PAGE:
ABR Midwest 30K TT Championships
August 22, 2009 – Garden Prairie, IL
Masters 30+ – 3rd – 42:11.58
290 watts – 26.3 MPH

“Turnaround…” For some reason, I got Bonnie’s Tyler’s 80’s hit “Total Eclipse of the Heart” stuck in my head after my race today.  You know, that one that goes, “Turnaround, every now and then I get a little bit lonely and you’re never coming around.” What? It’s now stuck in your head. Well, don’t blame me. Actually, I have no one to blame but myself for blowing the turnaround at the ABR Midwest TT Championships today and missing out on first.

I’ve ridden the Garden Prairie course several times before, but primarily as a 40K course. The turnaround, whether it’s a 30K or 40K, is “normally” about a half mile down Harmony Riley Rd from the I-90 overpass.  Notice, I said “normally”. This was a classic case of why you always check for course changes before your race no matter how many times you’ve ridden the course. Even in last year’s race, the turnaround was at the base of the overpass.  See what you get for just assuming things are the same!

I was really jacked for this race, since I would have had about a month between the Double Bong TT and the IL State TT championships.  Not that I want to race TTs every week, but they can make a big impact on your training. This last minute addition to the race calendar was a nice surprise.  Work had been stressful the week before and my training had been pretty lousy.  This was a good chance to unleash some anger on the course.

The weather was great for racing.  Temps were in the mid-60s with partly cloudy skies.  The wind wasn’t too bad.  It was 10-15 MPH out of the NW, which only made for a mentally challenging return trip.  My plan was to go steady on the way out, then hammer on the way home. I got a good warm-up in and my legs were set to go from the start.

I usually don’t go bonkers with my effort when I have a tailwind, but I found myself right at threshold power on the way out.  I was pleasantly surprised, because I tend to be mentally stronger with a headwind. Coming up to the I-90 overpass, I was a little confused about why there was a course marshall at the top of the bridge.  Hmmm.  I blew past the cones, but slowed to try and hear what he was saying.  Oh, that’s the turnaround!  Crap.  I was in 54-16 and had to turnaround, then grind my way  back uphill.  I wasn’t in a bad mood, since I didn’t think I would be racing for first in my category. I even joked with the marshal that I was just going for “extra credit”. Yep, well, had I known how close I might have been at the end…

My ride back was fairly strong.  I might have gone out a harder than I anticipated, since I saw a slight drop in power.  The return trip was entirely a mental game.  The wind wasn’t too strong, but I could tell some racers might have given up since it was enough to demoralize you.  I ended up crossing with a time of 42:11.58.  I was hammering the last couple of kilometers because I wanted to break 42 minutes.  Had I not screwed up the turnaround, I probably would have.  Oh, yeah, so how much did that turnaround affect me?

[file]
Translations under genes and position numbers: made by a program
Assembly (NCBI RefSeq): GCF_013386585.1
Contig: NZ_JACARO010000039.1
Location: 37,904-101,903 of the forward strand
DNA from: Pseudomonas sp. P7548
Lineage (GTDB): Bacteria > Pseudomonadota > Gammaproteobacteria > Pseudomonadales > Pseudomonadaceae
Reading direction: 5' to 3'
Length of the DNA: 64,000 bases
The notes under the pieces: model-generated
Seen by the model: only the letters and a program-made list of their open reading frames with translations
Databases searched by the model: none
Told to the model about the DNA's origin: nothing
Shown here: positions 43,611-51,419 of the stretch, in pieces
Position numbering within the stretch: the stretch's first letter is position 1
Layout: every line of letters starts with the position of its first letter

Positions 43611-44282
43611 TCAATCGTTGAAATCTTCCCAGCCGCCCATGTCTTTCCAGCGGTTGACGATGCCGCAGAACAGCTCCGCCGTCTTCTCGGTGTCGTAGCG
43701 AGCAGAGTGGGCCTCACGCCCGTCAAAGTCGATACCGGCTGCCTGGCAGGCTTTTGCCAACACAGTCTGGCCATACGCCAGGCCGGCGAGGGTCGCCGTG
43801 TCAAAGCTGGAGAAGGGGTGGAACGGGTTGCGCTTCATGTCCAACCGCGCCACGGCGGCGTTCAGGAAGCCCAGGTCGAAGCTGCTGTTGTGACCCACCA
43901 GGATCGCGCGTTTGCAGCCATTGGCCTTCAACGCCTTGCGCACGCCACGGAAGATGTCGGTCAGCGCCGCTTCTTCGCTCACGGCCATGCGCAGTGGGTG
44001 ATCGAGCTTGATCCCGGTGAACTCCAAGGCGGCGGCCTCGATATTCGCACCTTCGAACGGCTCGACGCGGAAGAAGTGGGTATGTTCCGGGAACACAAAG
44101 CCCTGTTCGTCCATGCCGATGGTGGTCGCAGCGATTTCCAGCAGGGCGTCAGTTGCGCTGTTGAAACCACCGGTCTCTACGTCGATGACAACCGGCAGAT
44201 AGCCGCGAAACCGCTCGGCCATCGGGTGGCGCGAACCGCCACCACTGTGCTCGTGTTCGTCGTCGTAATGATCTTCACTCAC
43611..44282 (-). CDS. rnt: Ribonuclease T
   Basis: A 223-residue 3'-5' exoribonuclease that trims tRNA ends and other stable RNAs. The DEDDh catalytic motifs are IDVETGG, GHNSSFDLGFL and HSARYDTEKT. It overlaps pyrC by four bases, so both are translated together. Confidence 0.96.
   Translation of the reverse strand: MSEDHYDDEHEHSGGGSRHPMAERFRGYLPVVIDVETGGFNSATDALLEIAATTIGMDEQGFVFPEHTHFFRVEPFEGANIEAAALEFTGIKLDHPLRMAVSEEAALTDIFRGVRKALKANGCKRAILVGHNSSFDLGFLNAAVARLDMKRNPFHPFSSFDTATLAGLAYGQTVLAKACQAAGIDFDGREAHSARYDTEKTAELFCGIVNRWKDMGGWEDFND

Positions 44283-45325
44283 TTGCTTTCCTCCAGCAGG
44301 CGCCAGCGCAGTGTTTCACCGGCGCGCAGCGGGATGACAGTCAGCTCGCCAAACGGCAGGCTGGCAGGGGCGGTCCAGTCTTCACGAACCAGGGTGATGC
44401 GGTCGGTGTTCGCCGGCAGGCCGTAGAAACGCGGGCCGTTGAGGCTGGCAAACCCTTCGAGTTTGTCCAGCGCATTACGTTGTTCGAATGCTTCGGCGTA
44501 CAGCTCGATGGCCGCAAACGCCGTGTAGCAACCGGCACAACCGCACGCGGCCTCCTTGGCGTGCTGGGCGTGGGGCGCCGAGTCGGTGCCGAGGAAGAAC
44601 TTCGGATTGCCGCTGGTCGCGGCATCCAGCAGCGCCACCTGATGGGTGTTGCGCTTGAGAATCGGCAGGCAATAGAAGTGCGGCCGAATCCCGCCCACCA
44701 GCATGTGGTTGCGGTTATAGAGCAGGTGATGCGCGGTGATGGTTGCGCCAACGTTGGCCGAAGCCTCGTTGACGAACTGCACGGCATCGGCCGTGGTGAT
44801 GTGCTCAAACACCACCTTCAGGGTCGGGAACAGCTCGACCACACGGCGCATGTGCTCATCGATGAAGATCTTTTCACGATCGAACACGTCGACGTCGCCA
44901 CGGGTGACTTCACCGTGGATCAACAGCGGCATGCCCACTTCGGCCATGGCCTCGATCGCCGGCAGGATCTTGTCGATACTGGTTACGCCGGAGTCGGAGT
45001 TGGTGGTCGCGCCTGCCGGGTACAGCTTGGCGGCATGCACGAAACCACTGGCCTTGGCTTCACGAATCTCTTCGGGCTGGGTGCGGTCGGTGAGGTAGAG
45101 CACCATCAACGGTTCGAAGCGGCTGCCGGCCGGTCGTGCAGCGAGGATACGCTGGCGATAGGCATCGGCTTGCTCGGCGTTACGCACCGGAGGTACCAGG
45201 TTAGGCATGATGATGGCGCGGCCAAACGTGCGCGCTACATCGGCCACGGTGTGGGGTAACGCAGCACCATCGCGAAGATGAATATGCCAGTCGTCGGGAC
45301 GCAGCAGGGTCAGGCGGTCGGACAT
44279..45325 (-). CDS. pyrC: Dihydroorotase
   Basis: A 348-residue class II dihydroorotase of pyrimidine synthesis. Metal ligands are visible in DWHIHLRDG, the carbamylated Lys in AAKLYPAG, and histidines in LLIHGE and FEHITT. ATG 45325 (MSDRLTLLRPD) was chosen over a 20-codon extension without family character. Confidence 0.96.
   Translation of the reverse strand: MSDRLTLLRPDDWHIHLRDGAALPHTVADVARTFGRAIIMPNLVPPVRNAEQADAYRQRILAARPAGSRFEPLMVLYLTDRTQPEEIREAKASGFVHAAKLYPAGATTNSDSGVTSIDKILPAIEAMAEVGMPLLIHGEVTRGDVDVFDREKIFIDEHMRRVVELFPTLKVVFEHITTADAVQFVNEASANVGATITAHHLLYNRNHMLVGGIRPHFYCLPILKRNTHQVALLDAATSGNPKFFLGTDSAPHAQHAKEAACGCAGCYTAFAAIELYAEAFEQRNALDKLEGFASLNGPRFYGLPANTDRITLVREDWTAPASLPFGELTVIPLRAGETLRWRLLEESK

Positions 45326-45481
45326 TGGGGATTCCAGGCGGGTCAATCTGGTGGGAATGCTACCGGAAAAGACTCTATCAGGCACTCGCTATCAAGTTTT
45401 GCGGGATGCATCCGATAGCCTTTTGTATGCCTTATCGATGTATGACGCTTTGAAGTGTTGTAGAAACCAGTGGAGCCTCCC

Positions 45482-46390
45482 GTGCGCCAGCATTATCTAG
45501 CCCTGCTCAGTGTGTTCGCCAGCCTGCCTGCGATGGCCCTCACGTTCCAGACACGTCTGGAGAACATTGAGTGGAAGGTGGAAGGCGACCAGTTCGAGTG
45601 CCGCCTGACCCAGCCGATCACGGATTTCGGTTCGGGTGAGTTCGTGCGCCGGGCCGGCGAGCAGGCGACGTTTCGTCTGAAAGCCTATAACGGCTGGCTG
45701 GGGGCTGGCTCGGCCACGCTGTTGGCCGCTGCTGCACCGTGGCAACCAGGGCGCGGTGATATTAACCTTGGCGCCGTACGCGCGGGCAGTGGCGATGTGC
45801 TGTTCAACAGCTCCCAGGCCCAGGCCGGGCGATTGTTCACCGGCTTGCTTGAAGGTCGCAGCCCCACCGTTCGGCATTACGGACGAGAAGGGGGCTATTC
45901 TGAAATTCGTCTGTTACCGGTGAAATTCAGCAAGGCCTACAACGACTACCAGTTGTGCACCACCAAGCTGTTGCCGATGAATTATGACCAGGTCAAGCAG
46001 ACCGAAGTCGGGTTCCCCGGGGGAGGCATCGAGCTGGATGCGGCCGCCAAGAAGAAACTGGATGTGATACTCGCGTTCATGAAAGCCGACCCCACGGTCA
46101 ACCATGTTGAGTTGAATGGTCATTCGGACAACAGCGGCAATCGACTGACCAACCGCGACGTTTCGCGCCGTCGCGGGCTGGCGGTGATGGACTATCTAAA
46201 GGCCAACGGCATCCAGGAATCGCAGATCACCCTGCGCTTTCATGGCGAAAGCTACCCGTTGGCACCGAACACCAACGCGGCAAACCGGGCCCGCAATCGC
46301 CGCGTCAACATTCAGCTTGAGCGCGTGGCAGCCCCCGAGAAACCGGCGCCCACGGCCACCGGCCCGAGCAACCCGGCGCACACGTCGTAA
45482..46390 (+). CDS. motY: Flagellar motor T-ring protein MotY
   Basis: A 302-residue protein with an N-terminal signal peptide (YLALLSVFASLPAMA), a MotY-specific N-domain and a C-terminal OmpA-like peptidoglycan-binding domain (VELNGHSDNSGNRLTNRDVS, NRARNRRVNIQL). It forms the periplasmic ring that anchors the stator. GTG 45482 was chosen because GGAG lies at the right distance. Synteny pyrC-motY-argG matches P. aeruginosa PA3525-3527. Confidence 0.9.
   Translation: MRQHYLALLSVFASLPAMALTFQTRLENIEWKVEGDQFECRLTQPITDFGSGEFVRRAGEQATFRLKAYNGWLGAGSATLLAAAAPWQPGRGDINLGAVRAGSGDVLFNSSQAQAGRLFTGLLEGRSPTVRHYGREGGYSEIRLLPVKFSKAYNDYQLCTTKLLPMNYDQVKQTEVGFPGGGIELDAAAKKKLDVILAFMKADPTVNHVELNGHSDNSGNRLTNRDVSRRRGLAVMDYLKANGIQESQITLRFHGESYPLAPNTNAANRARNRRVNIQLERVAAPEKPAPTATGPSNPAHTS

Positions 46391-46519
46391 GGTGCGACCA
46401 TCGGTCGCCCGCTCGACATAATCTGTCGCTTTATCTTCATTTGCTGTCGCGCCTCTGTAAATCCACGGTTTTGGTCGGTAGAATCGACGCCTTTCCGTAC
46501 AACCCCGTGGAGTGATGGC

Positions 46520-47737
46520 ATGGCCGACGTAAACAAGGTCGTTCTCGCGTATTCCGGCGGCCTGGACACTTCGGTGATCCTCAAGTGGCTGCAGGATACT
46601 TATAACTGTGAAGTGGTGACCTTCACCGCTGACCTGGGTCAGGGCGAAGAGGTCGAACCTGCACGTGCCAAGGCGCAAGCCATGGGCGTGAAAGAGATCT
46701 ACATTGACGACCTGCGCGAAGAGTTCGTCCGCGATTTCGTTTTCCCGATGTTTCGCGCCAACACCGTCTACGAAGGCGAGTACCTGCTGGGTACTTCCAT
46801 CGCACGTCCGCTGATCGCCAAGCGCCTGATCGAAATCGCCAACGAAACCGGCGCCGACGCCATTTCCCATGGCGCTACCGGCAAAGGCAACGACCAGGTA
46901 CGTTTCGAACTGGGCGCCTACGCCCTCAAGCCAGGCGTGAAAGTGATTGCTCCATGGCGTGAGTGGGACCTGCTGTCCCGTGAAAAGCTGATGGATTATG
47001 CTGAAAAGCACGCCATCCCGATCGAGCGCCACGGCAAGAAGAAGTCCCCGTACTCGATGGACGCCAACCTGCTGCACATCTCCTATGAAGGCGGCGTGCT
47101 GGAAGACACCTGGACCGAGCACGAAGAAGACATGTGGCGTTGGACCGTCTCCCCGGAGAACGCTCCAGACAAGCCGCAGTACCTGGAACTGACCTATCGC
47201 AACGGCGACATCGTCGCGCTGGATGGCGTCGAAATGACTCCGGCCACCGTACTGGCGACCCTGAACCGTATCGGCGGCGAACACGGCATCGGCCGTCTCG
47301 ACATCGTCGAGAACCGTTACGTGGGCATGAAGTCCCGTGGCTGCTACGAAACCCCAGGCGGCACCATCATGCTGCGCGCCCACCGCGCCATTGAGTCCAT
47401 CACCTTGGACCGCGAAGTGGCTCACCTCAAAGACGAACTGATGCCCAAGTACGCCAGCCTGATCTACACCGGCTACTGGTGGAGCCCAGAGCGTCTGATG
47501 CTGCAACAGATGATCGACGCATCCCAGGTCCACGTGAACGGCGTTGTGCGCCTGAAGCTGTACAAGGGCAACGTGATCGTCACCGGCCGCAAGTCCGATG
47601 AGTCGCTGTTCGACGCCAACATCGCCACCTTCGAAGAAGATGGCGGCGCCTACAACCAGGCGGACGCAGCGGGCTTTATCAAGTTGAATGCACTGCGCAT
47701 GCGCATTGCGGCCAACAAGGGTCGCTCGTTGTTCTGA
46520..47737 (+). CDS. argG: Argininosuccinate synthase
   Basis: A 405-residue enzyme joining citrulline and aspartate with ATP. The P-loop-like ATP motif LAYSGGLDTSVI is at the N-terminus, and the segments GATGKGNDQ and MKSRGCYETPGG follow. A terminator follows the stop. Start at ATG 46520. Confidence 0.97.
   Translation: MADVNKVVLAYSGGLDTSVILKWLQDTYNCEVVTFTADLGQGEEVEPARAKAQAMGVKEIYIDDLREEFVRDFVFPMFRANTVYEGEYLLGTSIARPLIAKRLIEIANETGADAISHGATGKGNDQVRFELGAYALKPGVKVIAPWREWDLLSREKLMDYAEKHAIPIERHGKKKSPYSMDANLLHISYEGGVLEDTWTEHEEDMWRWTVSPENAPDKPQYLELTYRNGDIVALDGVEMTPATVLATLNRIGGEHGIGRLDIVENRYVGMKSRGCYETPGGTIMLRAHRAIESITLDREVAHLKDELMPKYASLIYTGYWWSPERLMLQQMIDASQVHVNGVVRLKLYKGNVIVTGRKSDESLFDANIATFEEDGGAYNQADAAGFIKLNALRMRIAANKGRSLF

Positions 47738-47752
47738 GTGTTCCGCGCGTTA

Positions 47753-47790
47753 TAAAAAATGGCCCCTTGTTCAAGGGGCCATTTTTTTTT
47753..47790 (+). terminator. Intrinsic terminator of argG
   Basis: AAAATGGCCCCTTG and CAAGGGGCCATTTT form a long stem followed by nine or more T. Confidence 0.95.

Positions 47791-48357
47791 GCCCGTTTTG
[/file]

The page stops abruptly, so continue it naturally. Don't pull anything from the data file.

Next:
I thought a visual explanation might make things easier to understand…

Here’s s a Google Earth photo of my turnaround based on my GPS.  The real
turnaround was at the intersection at the top of the overpass.  You’ll see how
I totally missed it by about 100 m. Now, how much time did I lose?

When Jeff Holland and I rode the 40K Garden Prairie course back in May,
our turnaround time was 8 seconds.  This is about average for TT turnarounds.

My turnaround for today’s race ended up being nearly 30 seconds,
since I went a little farther than I was supposed too.

The Top 3 placings in the Masters 30+ category was closer than I thought.  Michael Stevens and Brian Akers were only about 10-15 seconds in front of me.  I don’t know if they botched the turnaround as well, but it makes me more frustrated that I didn’t check the course map before the race.  Still, I’m happy with my performance and am always happy to have TTs in the Chicago area.  I also had a blast with my new Hed Corsair bars and Hed wheels.  Talk about awesome bike components!

The best thing about the day was seeing several other XXXers out on the course.  Our top coach, Randy Warren, seems to defy age and finished second in the Masters 40+ despite having no TT training this season. Chris Kinonen placed third in Cat 3 despite just having clip-on aerobars (the guys ahead of him were completely aero with disc wheels and TT bikes).  And, our new junior Kyle Mindick got fifth despite just riding “Eddy Merckx” style with NO aero gear. A great team showing.

So, just remember to check the course map before your race or you might end up with Bonnie Tyler in your head.

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